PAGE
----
These table saws are all probably made in China where there’s apparently no meaningful out-going quality control. While the *average* quality from a given manufacturer might be great, you could also be unlucky get a piece of junk because *everything* made on the production line ships out. It’s a preferred business model these days – the prices are much cheaper but the manufacturers trade that off against dealing with significantly increased returns and the need for much more customer service.
The body of the blade is made from hardened steel, helping to extend the lifespan and keep up with the tooth quality. The kerf is a crazy-thin 0.098 inch—narrow to keep the cuts fast by reducing the amount of material that needs to be removed. Like most Diablo blades, you’ll pay a bit of a premium up front, but the blade lasts so much longer than others on the market that the cost per cut is much lower.
Paul – Good catch….I’ve updated that to say Skilsaw not SawStop…thank you! As you can imagine…all the data makes it tough to keep it all straight. I’m not even sure how you’d install that aftermarket fence on these saws. If you do I’d love to see how!! Those really look like they are made to install on cast-iron full size saws. I’d choose the DEWALT with a slight edge over the SKilsaw.
Kenny Koehler An avid endurance athlete, Kenny has competed in triathlons (he's an Ironman) and various other fitness activities. Still, his passions lie with his faith, family, friends, and his love for well-designed power tools. With a background in science, you'll often find Kenny chatting up engineers at media events to get caught up on the latest tool technology.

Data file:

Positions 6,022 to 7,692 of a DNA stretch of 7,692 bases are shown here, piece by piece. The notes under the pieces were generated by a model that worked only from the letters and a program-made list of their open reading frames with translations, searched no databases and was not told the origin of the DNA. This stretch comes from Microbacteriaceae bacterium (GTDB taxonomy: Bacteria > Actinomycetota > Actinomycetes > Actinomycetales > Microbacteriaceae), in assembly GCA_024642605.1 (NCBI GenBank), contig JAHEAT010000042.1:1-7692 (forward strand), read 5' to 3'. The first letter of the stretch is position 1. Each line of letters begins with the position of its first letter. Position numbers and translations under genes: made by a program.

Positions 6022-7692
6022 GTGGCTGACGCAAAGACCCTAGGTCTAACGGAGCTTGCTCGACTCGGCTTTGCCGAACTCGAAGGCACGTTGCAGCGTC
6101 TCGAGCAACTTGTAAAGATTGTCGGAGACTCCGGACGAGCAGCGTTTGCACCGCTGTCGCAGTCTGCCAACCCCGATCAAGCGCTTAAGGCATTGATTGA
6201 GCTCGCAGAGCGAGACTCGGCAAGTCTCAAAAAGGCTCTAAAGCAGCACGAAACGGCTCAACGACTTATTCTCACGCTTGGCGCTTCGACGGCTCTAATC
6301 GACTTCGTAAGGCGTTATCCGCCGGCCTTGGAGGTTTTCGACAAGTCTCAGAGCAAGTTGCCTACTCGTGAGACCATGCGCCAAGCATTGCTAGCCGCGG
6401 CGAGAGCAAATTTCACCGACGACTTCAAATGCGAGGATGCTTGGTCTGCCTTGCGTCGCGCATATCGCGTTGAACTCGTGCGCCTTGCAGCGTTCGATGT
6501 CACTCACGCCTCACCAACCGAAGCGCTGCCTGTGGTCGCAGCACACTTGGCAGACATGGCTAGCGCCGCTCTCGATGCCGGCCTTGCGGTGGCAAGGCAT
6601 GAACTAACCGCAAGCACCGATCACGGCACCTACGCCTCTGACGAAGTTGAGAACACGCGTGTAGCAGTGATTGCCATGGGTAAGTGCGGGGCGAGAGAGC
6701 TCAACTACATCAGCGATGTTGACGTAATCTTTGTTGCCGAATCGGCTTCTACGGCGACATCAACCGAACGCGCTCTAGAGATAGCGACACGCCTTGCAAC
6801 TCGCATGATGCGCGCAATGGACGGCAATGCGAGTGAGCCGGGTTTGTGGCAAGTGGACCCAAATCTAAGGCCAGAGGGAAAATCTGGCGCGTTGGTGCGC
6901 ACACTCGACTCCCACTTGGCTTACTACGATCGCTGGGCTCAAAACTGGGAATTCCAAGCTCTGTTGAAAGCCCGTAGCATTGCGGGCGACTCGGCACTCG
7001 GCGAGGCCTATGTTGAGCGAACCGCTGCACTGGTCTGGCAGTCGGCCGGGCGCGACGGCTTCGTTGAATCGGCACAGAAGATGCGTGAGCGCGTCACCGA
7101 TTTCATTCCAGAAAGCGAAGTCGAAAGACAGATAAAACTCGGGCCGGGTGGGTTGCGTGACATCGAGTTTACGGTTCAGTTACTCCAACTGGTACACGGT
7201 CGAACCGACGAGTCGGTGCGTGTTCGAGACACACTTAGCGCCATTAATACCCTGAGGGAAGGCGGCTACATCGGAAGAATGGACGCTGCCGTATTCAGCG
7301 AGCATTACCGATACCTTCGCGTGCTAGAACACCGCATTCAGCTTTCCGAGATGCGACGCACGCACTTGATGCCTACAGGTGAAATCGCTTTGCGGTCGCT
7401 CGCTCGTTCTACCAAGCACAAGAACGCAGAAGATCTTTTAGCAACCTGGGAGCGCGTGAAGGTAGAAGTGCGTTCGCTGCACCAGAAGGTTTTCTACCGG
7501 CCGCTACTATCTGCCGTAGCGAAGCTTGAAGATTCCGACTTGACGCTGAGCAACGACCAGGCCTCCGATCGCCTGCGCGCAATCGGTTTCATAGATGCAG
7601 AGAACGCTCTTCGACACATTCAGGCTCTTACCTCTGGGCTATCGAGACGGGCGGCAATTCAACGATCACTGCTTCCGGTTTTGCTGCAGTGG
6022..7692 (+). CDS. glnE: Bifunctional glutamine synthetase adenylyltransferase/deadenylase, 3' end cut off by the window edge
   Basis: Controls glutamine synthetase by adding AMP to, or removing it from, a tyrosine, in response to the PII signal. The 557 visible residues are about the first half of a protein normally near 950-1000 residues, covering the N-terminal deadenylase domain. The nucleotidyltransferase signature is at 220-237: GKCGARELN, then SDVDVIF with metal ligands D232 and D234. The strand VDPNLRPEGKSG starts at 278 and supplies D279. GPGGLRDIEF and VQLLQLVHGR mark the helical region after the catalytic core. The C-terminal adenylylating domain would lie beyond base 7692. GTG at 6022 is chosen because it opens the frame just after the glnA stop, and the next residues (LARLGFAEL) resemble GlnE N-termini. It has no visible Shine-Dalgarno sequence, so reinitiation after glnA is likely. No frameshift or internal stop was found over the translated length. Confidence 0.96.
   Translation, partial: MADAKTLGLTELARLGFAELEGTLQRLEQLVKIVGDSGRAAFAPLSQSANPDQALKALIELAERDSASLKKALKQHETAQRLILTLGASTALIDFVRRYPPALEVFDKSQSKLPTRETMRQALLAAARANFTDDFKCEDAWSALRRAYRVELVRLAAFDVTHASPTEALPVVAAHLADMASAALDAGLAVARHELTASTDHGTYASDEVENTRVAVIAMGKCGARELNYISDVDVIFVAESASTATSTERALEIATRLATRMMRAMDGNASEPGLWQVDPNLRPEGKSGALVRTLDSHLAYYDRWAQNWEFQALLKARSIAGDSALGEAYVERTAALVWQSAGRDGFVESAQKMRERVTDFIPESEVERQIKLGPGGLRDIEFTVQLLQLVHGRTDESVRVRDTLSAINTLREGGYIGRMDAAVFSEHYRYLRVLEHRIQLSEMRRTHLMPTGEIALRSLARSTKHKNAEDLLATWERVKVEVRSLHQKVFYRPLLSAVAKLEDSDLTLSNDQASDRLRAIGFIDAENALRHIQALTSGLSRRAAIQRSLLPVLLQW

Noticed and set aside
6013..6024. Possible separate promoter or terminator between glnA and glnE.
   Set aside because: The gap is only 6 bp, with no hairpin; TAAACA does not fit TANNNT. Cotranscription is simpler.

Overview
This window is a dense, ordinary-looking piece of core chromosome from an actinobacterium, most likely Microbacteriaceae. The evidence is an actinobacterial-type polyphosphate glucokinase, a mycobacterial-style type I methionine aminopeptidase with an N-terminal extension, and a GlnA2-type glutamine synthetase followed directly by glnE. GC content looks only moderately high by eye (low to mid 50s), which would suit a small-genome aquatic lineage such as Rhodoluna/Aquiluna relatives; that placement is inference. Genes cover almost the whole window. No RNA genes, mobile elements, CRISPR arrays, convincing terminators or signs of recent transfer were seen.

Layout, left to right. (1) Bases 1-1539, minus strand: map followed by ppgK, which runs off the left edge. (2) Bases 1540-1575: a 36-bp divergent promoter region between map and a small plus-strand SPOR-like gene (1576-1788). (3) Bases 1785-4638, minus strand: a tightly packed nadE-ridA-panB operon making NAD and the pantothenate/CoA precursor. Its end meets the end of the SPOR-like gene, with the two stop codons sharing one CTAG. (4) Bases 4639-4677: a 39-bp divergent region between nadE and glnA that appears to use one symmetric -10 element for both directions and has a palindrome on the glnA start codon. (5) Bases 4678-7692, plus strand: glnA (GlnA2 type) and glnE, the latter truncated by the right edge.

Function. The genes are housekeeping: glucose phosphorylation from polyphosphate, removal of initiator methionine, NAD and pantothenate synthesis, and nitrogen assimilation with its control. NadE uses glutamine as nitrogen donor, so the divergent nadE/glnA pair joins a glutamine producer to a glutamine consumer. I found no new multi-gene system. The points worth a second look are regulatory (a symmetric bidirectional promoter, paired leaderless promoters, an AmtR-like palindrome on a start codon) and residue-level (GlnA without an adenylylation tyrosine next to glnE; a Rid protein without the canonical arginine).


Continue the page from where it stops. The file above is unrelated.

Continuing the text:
These table saws are all probably made in China where there’s apparently no meaningful out-going quality control. While the *average* quality from a given manufacturer might be great, you could also be unlucky get a piece of junk because *everything* made on the production line ships out. It’s a preferred business model these days – the prices are much cheaper but the manufacturers trade that off against dealing with significantly increased returns and the need for much more customer service.
Our biggest surprise while running the best table saw review tests was in the cutting power and the quality of cut: There wasn’t much difference among them. All these saws ripped through 3-in.-thick oak without hesitating. We tried this test with the stock blades that came on the saws. Then we repeated the test using a top-quality blade in each saw.
This portable jobsite table saw head-to-head includes 8 saws from; Bosch, Delta, DEWALT, Hitachi, Makita, Ridgid, SawStop and Skilsaw. Originally, we had also to include Ryobi as a budget friendly option for DIY’ers or guys just starting in the trades. However, we were not able to adapt that saw to our testing rigs so we pulled it from the testing (you may see some photos with the saw but again we’re not including it in the results).